Gardening with Children

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How to look after the Wildlife in your garden during the Winter months

Date Posted: 01 December 2013

Winter is here and there is definitely a chill in the air, we are fortunate and can compensate by putting on the heating or wearing an extra layer but spare a thought for the creatures in our gardens, they are increasing relying on us to provide food and homes for them as their natural habitats decline.


Hedgehog numbers have dropped by 25% in the last 10 years with hibernation being a vulnerable time. Hedgehogs hibernate during the winter and need a safe, dry and warm place to pass the cold winter months, they start looking for somewhere to hibernate towards the end of Autumn and will hibernate when the temperatures become and remain low which is usually in November or December. Hedgehogs make a nest from old dry leaves, grass and other vegetation usually under hedges, sheds or in compost heaps, they need to eat well and put on weight to sustain them during hibernation when they can lose over a quarter of their bodyweight, as the weather becomes colder their natural food (slugs, beetles, caterpillars, snails etc.) becomes harder to find.
The Hogitat Hedgehog House
 The hogilo 
 The Original hedgehog house
Hedgehog Feeding Bowl
Hedgehog Food
How can we help?
Put a Hogitat Hedgehog House, a Hogilo Hedgehog House and Feeding Lounge or an Original Hedgehog House in your garden with a bowl of Hedgehog food to help them gain weight as well as a supply of fresh water. Don’t make your garden too tidy leave an area to go wild and overgrown, this will attract and provide habitat for their natural food, and thus attract hedgehogs to your garden.

Frogs, Toads and Newts

As well as Hedgehogs, Frogs, Toads and Newts make a great contribution in reducing the pests in our gardens, their main diet consists of slugs, snails and insects, as the weather turns colder they will be looking for a safe retreat for the winter.
Frogitat - Ceramic Frog and Toad House
Woodstone Frog and Toad House
How can we help?
Frogitats and Woodstone Frog and Toad Houses are purpose built shelters for Frogs, Toads and Newts, put a few around your garden to accommodate your amphibians. Site them somewhere quiet on soil where they won’t be disturbed placing some damp leaves and moss inside as well as on the top with a few twigs to camouflage them.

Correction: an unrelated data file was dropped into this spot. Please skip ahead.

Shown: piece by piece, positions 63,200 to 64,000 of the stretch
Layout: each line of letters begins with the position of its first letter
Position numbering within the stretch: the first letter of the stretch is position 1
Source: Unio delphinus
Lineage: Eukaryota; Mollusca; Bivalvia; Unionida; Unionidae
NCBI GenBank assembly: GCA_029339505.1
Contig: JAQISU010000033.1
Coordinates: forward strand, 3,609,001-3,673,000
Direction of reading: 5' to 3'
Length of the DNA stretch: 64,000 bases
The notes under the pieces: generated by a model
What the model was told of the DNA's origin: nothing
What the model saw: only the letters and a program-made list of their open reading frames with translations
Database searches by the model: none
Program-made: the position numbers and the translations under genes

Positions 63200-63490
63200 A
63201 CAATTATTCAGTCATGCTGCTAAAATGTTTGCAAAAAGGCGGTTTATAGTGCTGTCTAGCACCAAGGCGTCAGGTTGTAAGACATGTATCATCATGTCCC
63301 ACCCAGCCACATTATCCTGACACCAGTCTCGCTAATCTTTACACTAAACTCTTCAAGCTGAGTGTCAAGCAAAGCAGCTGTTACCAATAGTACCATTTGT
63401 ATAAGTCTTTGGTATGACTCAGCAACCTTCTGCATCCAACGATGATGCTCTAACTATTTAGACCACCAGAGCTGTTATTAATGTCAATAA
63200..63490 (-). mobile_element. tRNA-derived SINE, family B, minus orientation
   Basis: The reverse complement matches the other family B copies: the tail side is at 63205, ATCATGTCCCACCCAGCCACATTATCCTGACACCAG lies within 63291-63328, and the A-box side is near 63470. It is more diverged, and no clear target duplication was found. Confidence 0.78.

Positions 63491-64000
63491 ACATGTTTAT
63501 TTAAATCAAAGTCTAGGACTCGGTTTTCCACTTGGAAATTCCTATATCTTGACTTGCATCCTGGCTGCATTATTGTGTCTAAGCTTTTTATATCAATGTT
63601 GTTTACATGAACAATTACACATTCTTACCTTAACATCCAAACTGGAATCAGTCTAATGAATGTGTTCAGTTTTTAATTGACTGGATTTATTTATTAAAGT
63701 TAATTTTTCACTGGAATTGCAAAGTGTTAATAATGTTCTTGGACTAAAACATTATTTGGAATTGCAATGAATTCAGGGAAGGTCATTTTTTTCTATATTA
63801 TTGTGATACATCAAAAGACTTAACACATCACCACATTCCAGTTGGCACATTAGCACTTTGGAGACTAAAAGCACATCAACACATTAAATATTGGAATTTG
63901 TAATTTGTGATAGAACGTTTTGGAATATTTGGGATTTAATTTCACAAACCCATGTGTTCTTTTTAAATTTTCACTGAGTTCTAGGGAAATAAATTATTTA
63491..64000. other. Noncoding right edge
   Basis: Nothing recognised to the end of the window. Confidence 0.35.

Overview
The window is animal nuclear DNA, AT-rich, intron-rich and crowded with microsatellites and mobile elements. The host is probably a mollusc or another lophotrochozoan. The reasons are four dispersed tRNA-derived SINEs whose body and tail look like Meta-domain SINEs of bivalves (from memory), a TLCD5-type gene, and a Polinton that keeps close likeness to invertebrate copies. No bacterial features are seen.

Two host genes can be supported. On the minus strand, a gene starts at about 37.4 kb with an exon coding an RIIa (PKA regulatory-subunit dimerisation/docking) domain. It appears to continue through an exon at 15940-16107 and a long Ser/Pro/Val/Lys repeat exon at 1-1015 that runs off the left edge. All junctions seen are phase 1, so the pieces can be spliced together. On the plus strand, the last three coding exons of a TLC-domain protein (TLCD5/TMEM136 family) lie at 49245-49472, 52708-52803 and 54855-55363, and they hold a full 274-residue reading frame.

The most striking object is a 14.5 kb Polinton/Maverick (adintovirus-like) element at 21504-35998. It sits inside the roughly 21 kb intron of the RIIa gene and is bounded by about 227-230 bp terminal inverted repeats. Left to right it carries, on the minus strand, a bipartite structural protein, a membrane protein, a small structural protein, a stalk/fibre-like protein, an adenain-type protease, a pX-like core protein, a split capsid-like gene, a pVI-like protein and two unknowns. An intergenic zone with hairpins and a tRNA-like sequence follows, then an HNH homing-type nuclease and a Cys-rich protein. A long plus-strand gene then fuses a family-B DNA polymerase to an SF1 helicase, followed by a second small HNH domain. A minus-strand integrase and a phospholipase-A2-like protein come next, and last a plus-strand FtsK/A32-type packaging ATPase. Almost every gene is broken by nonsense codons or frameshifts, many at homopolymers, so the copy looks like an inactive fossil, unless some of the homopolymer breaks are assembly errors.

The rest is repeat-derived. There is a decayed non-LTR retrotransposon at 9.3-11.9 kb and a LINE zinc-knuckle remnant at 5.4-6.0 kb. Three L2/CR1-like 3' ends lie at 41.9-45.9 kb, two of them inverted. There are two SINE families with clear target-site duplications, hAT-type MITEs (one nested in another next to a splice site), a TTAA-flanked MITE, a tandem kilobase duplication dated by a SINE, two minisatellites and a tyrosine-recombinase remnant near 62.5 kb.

In the UK there are 18 species of bats, the largest is the Noctule and the smallest is the Pipistrelle. Bats feed at night eating mainly flying insects and will hibernate from November to March, they roost on their own or in small groups in attics, disused building, tunnels, bridges caves, or old trees but due to modern housing and redevelopment their roosting sites are diminishing.
 Wooden Bat Box
Conservation Bat Box
How can we help?
Put up a Double Chamber Bat Box or a  Conservation Bat Box in your garden, ideally 2 or 3 in different directions to provide a range of roosting temperatures at different times, site as high up as possible, in a sunny position and out of prevailing winds and rain (preferably facing south, south-east and south-west.
All UK bats and their roosts are protected by law, which means it is illegal to harm or disturb them so don’t be tempted to open your bat box to see who is inside instead you will have to watch closely to see if anyone comes in or out.


At the moment the Squirrels natural food is abundant and they are busy storing the surplus for the months ahead, but during a very cold and long winter they often become frequent visitors in your garden as their food stores run out or may become frozen underground. Grey Squirrels are the most common in Britain and can be rather bossy often taking over your bird feeders and pushing out the garden birds. Red Squirrels are only found in a handful of areas in Britain if you have them in your garden you are very privileged and they are worth looking after.
Wooden Squirrel Feeder
How can we help?
Give the Squirrels their own food by putting up some Squirrel Feeders in your garden, position them away from your bird feeders so that there is no conflict and everyone is happy.


The Dormouse is one of Britain’s most endangered mammals due to the loss of its habitat - deciduous woodland and hedgerows, they must be the sleepiest creatures in Britain, spending over half the year hibernating, and sleeping most of the day during the summer. Dormice are mainly found in Southern England and Wales their main diet consists of buds, hazelnuts, berries and invertebrates.
Dormouse House
How can we help?
Put up a Dormouse House, they provide an ideal nesting habitat and are designed to accommodate their natural ball shaped nests. Position them in a quiet location on mature trees or in a thick hedgerow about 1-1.5m high with the hole facing the tree trunk.
Please note that as the Dormouse is a ‘Protected Species’ in the United Kingdom, it is against the law to disturb the mice, and when occupied inspection should only be carried out by a licensed inspector.
Because many species of creature are constantly seeking refuge and safe nesting sites, you may find that an unexpected species is using your product - this is part of nature and all species should be welcomed as part of your wildlife garden.



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